I wouldn't describe DC's New 52 as a success. That they abandoned it at least partially by summer of 2015 with the "DC You" branding (and then entirely with "DC Rebirth" a year after that), less than four years in, would suggest they agreed.
There were a lot of factors. DC throwing out their history and legacies, but even more half-assedly than they did after Crisis on the Infinite Earths. So Batman could still have four Robins (in 5 years, apparently), but there could only be one Batgirl (Barbara, naturally). Four Earth Green Lanterns (and Geoff Johns just kept doing the same stories he already had going), but only one Flash (Barry, naturally).
The Jim Lee redesigned costumes, were to put it politely, too busy. To put it bluntly, they sucked. The claim that things were going to be new, but the majority of the books were helmed by guys who had been writing comics for decades didn't help. I've enjoyed Tom DeFalco's work, but he's not a writer I'd turn to for something new. Then editorial kept driving creative talent off books with heavy-handed oversight. Not much point to putting George Perez on Superman, only to piss him off in less than 6 issues.
Saying all that, it did give me 16 issues of China Mieville's Dial H series, so it wasn't a complete loss. DC canceled some titles 8 months in, and Dial H was one of the replacements. It's one of the few real examples of DC trying to get outside the box, in the sense they brought in a published, award-winning novelist with, to my knowledge, no prior comic writing experience. If you're looking for something "new" and attention-getting to be done with your characters, that's a better bet than handing them to Scott Lobdell.
Mieville dives into the concept of the dials, how they were made, how they work, how they end up where they end up. Gives them an air of body and especially psychological horror. The toll it takes on the person who uses it, to have another entire personality and memory super-imposed over their own, especially one that seems so much greater than them. One of the two main characters (Nelson) struggles to keep track of who he is and what he planned to use the powers to do when he dials, while the other (Roxie) hides whatever identity she dials behind her own mask, costume, and codename, as a way to keep her mind clear.
There was also an entire issue based around the idea some of the dialed heroes are just too culturally offensive to go out as in public unless there's no other option, which was pretty hilarious, and a fair point, given comics' questionable history when it comes to depicting races, cultural trends, sexual preferences, so on.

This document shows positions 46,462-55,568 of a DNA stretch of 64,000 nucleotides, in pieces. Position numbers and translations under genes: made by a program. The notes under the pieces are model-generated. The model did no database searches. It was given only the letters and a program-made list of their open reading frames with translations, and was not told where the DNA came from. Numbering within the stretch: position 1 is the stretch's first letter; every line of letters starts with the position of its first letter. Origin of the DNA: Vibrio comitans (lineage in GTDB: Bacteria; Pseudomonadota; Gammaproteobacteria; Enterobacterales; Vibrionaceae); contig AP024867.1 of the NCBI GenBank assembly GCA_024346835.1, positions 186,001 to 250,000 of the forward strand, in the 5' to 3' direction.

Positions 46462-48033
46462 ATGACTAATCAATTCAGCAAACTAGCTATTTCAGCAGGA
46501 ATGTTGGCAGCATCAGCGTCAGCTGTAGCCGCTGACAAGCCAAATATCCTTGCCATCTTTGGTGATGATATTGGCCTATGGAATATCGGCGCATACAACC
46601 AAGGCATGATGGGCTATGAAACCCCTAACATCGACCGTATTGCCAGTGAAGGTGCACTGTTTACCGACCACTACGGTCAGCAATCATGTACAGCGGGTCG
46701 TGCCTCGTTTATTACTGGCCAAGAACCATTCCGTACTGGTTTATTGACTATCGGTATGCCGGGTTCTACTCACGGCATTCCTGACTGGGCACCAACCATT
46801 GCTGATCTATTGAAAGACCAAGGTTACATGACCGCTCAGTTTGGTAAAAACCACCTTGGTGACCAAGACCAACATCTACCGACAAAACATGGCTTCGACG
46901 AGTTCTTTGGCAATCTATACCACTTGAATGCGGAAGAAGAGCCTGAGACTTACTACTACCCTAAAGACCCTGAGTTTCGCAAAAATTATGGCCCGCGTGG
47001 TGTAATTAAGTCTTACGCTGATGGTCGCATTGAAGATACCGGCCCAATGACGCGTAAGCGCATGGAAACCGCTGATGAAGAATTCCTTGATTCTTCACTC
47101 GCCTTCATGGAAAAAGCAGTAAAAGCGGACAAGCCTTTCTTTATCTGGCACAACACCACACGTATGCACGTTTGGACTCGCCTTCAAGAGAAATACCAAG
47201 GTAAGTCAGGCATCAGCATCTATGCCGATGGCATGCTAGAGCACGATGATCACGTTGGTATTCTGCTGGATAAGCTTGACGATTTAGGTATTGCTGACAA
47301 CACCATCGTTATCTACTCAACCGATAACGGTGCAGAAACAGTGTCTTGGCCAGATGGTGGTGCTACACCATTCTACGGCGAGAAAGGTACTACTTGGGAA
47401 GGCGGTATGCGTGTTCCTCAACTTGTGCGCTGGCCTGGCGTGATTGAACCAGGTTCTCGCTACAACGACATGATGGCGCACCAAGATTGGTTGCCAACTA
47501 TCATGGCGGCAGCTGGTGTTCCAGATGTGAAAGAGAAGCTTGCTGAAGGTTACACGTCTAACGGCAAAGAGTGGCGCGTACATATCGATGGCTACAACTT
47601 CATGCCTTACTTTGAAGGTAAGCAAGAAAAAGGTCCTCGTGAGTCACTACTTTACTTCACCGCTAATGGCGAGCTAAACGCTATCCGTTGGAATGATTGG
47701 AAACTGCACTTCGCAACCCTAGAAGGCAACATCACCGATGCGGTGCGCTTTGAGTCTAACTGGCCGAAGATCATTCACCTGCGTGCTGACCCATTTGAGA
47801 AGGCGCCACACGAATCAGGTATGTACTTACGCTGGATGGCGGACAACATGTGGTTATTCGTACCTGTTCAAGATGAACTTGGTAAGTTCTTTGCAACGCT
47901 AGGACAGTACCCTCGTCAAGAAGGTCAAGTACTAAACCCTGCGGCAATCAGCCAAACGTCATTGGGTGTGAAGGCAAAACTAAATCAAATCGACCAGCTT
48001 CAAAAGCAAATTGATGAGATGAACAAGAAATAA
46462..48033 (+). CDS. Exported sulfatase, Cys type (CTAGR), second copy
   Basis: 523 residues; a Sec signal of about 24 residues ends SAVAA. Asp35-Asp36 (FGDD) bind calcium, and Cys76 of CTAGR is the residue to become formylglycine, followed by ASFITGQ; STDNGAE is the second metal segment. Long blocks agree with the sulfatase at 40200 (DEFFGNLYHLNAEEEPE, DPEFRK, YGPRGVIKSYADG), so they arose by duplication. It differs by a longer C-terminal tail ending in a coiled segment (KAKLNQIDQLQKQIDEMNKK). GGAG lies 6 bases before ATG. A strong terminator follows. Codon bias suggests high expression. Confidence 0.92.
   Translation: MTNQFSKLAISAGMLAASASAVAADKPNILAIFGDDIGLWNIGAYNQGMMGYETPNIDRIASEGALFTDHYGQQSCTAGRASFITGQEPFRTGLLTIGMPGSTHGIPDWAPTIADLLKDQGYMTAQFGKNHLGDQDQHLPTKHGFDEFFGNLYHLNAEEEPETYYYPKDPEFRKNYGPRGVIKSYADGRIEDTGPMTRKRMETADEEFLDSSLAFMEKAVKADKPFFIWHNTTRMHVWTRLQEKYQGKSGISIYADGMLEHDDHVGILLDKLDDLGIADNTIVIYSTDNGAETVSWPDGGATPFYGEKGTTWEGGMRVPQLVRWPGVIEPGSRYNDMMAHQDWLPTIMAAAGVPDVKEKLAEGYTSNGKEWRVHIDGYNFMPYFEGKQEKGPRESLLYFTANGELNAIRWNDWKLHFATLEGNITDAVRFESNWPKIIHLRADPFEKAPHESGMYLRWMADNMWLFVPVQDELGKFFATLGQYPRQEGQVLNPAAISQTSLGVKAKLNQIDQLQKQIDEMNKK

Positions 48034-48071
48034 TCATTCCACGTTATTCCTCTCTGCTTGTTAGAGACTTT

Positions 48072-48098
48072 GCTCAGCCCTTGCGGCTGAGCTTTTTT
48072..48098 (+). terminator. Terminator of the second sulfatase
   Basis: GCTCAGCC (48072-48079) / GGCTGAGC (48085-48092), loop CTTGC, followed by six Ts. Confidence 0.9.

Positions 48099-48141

As far as the designs for the dialed characters, I don't know where the breakdown is between Mieville and his artists (Mateus Santolouco for issues 0-5, David Lapham for issues 6 and 7, Alberto Ponticelli for 8-15), but the designs are great. From the creepy Boy Chimney, to the ridiculous Cock-a-Hoop, to the Glimpse (who is drawn so you only ever see a small bit of him in the panels). There's an essentially sentient mass of plankton that beats the crap out of a whale. Like I said, I don't know who gets credit, but all parties involved did a great job coming up with some interesting designs and powers to go with them.
Lapham's work is probably the closest to a realistic looking, and the two issues he draws involve the least action by dialed heroes, focused more on a Canadian secret agent with powers. Who is basically a guy in a suit, so it works. Santolouco's art is heavier on shadows, characters look more shell-shocked or freaked out by what's going on. By the time Ponticelli takes over as artist, most of the characters are ones used to this dial stuff, and they just looked kind of tired. His art has a grimy texture, and everybody looks older. His linework's also busier than the other two, a lot more extra shading and scratch mark lines, to the point of overdoing it at times.
Some of that might have been deadlines, because things clearly get rushed at the end. Mieville had a big, universe-hopping arc going, with Nelson and Roxie teaming up with a crew called The Dial Bunch to chase a dangerous "Operator". Unfortunately, DC canceled the book at issue 15, and you can tell Mieville and Ponticelli were scrambling hard to cram enough in to make some sort of a coherent ending. Which they managed, at times quite well. Mieville ends up just alluding to several worlds they've visited along the way, making it seem as though they may have been at this for years. But if they had even another five issues, it could have been so much better.
There was a post-script of sorts, when DC did a "Villains Month", called Dial E (but it was an issue of Justice League, #23.3). It was one of those jam comics, where each page is by a different artist, and it's as much a mess as those usually are. But it did provide a little bit about the fate of at least a couple of the characters.